Writing the Proposal Following the selection of a topic, scholars write a detailed simulated Request for Proposal (RFP) focused on the mini-semester and community service project. The RFP is designed to document the rationale and implementation process of their interprofessional project and develop trainees’ skills in grant writing. It is written as though they are requesting grant money to facilitate their project. Components of the grant simulation proposal include goals, objectives, curriculum, budget, budget justification, rationale for project, and special concerns and program priorities (Health People 2020, underserved populations, and cultural competence). Once the document is complete, it is reviewed by several individuals including the Fellows, the Director, and a panel of MCH experts. This document becomes the road map to assist Scholars to implement their project.

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The document: (1) produces a framework students work from to create their project, (2) Assists Scholars in working through domains of the project (e.g., budget, donations), (3) compels Scholars to provide arguments as to why the project should be funded, (4) provides grant writing experience to the trainees, and (5) stimulates negotiation, conflict resolution, and leadership among the group.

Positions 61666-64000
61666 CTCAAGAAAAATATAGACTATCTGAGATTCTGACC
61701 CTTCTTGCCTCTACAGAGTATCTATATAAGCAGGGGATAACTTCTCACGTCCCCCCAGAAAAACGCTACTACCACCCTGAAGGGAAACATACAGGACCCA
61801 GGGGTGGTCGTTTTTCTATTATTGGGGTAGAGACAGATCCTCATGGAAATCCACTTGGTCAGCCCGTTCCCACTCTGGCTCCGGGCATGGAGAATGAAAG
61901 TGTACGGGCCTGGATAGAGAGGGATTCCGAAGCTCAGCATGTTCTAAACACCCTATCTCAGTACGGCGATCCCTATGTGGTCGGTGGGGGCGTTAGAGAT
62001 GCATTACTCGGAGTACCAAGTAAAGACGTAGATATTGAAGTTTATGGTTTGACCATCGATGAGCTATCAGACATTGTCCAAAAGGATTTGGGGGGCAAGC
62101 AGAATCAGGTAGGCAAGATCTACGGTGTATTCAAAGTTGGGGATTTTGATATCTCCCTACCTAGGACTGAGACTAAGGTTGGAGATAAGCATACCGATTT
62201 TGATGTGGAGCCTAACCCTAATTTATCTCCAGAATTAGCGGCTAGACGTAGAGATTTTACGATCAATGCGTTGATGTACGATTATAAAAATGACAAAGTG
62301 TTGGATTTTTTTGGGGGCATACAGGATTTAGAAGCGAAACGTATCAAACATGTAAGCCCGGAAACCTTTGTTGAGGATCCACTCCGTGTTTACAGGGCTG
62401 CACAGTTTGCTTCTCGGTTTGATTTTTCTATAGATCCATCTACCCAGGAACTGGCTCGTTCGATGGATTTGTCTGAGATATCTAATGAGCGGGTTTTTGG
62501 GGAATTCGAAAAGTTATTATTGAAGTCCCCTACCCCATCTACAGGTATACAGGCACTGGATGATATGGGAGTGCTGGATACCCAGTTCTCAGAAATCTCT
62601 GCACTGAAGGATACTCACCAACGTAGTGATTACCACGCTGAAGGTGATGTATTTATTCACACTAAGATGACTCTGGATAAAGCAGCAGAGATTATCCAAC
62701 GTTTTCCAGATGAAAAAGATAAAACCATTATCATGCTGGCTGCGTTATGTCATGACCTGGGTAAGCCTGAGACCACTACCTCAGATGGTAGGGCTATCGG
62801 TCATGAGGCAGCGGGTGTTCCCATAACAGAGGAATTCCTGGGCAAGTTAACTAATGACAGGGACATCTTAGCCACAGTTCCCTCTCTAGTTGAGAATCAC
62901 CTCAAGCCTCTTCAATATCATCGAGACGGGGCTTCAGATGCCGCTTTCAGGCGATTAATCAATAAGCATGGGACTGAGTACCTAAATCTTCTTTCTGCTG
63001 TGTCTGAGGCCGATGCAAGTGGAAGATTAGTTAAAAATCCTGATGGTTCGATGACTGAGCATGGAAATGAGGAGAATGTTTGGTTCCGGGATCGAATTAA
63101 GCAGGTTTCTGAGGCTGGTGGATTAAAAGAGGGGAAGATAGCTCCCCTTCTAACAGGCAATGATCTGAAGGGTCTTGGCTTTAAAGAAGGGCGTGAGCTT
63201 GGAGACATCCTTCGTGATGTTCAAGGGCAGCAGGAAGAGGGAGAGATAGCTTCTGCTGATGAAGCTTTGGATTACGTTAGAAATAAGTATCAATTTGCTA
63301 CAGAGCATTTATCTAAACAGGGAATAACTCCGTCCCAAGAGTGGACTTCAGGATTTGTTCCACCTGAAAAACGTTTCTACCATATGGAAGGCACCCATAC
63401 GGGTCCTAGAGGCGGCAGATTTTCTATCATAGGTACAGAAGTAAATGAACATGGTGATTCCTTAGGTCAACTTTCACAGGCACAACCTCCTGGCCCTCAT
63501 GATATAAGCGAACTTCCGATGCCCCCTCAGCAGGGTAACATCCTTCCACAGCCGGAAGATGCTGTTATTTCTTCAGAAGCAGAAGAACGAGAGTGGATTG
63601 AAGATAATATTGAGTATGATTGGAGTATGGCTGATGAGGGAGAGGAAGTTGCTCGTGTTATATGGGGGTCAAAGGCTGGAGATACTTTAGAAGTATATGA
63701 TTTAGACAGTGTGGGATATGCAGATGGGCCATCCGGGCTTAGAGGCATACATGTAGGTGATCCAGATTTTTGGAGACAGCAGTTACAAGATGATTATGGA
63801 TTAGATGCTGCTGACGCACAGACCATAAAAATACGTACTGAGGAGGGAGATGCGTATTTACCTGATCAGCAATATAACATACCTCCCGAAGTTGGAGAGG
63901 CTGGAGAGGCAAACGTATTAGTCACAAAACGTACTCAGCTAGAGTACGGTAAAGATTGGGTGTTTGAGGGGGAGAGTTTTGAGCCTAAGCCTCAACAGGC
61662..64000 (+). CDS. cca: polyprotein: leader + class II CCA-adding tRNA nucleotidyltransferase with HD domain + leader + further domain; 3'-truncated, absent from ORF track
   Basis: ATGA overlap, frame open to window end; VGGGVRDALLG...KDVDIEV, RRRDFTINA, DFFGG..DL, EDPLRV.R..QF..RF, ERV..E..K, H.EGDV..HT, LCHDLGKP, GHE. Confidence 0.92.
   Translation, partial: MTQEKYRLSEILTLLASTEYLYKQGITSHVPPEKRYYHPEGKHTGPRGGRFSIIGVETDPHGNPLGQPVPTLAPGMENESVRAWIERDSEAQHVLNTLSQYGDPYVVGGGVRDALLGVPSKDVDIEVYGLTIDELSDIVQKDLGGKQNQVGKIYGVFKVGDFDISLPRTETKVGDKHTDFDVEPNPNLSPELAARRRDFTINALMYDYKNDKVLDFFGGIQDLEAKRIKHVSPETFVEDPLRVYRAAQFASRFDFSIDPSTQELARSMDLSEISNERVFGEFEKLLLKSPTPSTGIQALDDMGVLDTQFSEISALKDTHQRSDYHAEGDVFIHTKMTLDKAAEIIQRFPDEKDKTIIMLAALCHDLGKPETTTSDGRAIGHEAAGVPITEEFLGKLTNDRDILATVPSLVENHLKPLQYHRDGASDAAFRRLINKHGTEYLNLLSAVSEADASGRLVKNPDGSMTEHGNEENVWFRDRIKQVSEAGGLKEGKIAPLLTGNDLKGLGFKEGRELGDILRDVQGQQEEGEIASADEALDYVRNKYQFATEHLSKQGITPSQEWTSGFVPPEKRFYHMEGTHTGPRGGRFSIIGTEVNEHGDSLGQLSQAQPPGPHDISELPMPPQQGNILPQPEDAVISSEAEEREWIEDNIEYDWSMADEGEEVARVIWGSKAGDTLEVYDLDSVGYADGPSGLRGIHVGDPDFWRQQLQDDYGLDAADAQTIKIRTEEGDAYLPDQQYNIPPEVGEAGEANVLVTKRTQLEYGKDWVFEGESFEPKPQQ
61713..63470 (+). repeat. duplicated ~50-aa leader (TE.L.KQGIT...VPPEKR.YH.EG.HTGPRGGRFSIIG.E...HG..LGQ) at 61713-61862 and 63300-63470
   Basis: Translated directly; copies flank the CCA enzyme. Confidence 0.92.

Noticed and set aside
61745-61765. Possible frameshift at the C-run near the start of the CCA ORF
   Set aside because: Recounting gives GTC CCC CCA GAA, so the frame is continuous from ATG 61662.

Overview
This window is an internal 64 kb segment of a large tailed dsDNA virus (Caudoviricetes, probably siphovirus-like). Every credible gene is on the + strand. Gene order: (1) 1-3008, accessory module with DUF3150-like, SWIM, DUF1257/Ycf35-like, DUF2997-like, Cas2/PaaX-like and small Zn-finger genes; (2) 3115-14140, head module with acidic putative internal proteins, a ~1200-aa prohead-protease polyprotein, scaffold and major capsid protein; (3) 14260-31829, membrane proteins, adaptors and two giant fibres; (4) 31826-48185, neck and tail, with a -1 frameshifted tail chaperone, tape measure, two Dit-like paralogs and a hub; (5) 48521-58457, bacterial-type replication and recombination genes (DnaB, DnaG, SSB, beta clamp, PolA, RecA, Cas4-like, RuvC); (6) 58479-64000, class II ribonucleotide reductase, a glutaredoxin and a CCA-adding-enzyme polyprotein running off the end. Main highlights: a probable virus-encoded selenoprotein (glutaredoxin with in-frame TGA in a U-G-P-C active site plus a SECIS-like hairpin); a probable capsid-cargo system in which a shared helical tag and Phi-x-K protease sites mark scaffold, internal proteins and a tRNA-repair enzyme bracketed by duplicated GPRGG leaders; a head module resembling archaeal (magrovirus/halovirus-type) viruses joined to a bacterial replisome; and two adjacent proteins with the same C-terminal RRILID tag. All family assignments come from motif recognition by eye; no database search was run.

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Creating an Interprofessional Planning Group The trainees are responsible for creating all aspects of the interdisciplinary mini-semester course, which incorporates and reflects the needs and interests of the students from the disciplines across the campus. As such, the trainees create interprofessional planning sessions that are comprised of interested students and faculty from the various schools on campus. Interest and attendance in these interprofessional planning sessions are generated through multiple mass e-mails, fliers, and contact with on-campus student interest groups, and promotion via word of mouth. Attendees at the interprofessional planning sessions are asked to provide input related to: (1) the choice of professors from their respective schools or within the community to teach the content at the mini-semester, (2) recruitment strategies to maximize student involvement, and (3) approval of the course through their own individual school’s administrative structures (approval by their schools curriculum committees or Associate Deans).